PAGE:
China’s president Xi Jinping has pledged funding of US$124bn (£96bn) for the country’s ‘belt and road’ initiative to improve infrastructure and strengthen the country’s links with its trading partners.
“Trade is the important engine of economic development,” Mr Xi said at a two-day summit of world leaders in Beijing, unveiling the latest instalment of the initiative launched four years ago.
His speech also aimed to reassure Western diplomats that the plan, which aims to revive the historic ‘Silk Road’ of trading routes, was not simply a bid to bolster China’s influence globally.
Xi said the world must create conditions that promote open development and encourage the building of systems of “fair, reasonable and transparent global trade and investment rules”.
“In advancing the belt and road, we will not re-tread the old path of games between foes,” he added. “Instead we will create a new model of co-operation and mutual benefit. We should build an open platform of co-operation and uphold and grow an open world economy.”
The speech was applauded by leaders including Russia’s Vladimir Putin and Turkey’s president Recep Tayyip Erdoğan. However, notable absentees at the summit include representatives from Japan and India, with both countries suspicious that the belt and road initiative has more to do with building China’s strategic assets and geopolitical ambitions.
In addition, economists have expressed reservations over the viability of projects in areas of political instability and poor governance.
The additional US$124bn funding promised for the US$900bn initiative includes an extra 100bn yuan (CNY) -around US$14.50bn – into the existing Silk Road Fund, CNY380bn in loans from two policy banks and CNY60bn in aid to developing countries and international bodies in countries along the new trade routes.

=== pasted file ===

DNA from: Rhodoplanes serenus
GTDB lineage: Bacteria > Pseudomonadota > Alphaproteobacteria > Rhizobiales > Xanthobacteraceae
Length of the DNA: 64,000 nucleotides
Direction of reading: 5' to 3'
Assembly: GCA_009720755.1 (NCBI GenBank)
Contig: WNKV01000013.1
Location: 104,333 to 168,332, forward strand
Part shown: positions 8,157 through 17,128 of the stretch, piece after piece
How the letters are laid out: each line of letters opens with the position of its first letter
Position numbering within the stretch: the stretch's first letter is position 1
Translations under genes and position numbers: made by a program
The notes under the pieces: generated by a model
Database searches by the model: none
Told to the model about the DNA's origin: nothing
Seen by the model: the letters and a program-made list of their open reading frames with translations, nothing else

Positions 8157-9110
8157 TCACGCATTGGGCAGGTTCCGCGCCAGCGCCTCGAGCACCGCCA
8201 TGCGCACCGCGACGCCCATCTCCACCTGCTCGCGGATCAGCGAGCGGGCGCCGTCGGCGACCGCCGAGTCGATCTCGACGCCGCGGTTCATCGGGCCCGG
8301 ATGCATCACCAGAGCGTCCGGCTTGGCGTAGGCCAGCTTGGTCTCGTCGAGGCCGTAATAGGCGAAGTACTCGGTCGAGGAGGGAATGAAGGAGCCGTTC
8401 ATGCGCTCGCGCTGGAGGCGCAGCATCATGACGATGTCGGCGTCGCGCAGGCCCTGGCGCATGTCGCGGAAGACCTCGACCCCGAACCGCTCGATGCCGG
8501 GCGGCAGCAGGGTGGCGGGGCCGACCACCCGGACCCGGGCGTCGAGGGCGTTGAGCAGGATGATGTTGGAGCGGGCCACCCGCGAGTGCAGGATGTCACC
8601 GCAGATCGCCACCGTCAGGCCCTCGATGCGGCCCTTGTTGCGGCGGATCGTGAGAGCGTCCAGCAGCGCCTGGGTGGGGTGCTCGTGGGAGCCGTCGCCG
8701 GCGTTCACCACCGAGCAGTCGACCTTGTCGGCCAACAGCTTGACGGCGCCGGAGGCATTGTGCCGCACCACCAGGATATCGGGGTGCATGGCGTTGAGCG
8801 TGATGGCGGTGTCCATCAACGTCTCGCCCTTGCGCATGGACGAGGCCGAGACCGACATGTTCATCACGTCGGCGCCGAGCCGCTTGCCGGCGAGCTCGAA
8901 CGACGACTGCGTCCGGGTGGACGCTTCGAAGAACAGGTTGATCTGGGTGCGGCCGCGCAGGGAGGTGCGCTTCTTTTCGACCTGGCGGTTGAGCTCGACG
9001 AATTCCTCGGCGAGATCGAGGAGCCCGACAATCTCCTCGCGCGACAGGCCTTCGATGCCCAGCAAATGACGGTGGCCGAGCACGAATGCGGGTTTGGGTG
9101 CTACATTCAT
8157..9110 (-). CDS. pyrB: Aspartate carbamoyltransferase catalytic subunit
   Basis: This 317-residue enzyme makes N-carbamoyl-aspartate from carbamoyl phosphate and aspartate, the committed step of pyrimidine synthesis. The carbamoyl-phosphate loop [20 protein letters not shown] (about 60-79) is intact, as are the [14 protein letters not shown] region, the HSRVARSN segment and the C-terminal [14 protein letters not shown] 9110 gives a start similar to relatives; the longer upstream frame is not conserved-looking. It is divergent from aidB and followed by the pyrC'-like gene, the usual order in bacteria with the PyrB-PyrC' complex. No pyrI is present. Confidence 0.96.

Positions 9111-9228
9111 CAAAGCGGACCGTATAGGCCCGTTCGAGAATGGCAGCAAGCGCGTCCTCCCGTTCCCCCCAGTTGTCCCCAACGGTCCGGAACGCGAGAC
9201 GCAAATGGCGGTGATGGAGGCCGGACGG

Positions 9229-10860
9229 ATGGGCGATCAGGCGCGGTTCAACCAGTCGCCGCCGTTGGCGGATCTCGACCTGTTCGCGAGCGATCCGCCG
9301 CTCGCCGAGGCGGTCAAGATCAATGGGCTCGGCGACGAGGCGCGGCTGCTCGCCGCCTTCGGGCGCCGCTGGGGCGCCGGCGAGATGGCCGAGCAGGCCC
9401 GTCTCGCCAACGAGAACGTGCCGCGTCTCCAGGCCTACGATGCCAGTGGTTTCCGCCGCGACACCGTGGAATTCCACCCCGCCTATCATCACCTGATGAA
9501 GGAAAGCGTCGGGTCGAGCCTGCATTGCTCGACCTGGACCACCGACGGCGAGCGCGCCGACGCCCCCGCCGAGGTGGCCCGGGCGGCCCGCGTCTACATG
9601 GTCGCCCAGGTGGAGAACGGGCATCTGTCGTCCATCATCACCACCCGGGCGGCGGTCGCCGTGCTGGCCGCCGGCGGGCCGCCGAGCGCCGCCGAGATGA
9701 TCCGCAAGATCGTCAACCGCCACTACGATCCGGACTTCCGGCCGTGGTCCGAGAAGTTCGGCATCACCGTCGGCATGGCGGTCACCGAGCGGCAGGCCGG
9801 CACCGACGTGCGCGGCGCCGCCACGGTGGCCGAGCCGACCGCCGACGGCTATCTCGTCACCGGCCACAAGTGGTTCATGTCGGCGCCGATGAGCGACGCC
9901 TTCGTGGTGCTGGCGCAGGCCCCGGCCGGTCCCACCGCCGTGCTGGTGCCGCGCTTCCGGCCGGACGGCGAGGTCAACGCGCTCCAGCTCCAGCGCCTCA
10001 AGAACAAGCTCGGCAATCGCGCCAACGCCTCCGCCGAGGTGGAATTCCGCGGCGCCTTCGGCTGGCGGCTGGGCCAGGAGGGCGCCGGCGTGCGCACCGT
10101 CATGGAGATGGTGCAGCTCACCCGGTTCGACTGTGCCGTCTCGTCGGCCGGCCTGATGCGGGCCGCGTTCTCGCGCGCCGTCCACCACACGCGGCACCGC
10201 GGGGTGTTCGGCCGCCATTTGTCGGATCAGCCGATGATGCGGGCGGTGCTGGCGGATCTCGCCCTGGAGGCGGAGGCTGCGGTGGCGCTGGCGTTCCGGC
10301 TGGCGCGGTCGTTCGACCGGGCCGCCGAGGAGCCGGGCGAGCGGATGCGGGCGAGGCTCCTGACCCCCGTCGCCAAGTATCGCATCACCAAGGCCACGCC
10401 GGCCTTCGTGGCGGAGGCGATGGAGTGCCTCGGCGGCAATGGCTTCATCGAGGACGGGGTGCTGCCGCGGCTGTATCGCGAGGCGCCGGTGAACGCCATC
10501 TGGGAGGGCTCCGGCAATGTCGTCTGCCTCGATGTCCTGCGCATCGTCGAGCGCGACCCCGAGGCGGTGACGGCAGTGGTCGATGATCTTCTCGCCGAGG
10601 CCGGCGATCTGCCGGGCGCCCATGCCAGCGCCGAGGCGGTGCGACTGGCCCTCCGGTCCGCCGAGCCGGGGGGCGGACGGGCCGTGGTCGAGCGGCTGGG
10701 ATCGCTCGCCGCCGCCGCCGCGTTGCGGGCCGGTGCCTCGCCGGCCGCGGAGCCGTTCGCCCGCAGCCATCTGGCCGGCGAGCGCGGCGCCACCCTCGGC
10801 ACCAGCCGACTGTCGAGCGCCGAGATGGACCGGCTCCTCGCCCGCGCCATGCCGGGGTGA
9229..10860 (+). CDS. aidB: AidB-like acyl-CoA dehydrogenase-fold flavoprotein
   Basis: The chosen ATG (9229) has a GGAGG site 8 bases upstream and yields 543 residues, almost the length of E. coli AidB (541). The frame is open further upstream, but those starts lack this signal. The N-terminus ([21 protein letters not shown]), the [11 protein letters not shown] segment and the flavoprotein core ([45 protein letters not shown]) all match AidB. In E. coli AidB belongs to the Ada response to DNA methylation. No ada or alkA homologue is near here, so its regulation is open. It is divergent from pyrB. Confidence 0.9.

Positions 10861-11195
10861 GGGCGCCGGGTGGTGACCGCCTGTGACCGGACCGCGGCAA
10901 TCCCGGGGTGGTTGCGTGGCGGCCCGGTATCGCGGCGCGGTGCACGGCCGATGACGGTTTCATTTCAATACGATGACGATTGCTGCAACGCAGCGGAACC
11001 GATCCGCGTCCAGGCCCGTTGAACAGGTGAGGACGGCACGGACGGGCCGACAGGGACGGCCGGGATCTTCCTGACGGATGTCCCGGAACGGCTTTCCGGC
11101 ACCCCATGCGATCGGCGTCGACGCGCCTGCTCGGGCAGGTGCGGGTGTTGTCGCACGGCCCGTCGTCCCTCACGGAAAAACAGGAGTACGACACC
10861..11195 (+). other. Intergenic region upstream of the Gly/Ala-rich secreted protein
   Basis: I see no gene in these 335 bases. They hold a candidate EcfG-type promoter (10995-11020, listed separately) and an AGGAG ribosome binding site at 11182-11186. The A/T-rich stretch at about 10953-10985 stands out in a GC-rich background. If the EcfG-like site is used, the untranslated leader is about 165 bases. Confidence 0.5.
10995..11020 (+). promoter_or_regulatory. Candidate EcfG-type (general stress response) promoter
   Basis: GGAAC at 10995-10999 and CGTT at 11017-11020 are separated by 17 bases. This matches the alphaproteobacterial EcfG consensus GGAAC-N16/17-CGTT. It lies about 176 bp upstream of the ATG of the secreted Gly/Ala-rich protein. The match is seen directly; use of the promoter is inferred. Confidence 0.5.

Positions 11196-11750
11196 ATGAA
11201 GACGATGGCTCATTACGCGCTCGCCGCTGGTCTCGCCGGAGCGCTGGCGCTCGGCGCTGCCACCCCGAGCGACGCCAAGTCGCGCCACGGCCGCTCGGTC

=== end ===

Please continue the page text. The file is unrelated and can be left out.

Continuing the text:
In addition, Xi said China would encourage financial institutions to expand their overseas yuan fund businesses to the tune of CNY300bn. “China is willing to share its development experience with all countries,” he added. “We will not interfere in other countries’ internal affairs. We will not export our system of society and development model, and even more will not impose our views on others.”
However, a statement issued in response by India expressed scepticism about the initiative and its aims. It cautioned China against pursuing projects that would create an “unsustainable debt burden for communities”, damage the environment or infringe upon other countries’ sovereignty. These initiatives “must be based on universally recognised international norms, good governance, rule of law, openness, transparency and equality”, it said.
Morgan Stanley is moving staff to Frankfurt in time for the March 2019 Brexit deadline.
The US bank, which already has 350 employees based in the city, will transfer some trading activities currently undertaken in London and create a further 150 to 250 jobs according to reports.
BNP Paribas is the latest in a long line of financial service companies to be penalised for misconduct during the financial crisis on both sides of the Atlantic.
Despite the country’s latest financial bailout, the outlook for Greek corporates over the next year is no better than mixed according to trade credit insurer Atradius.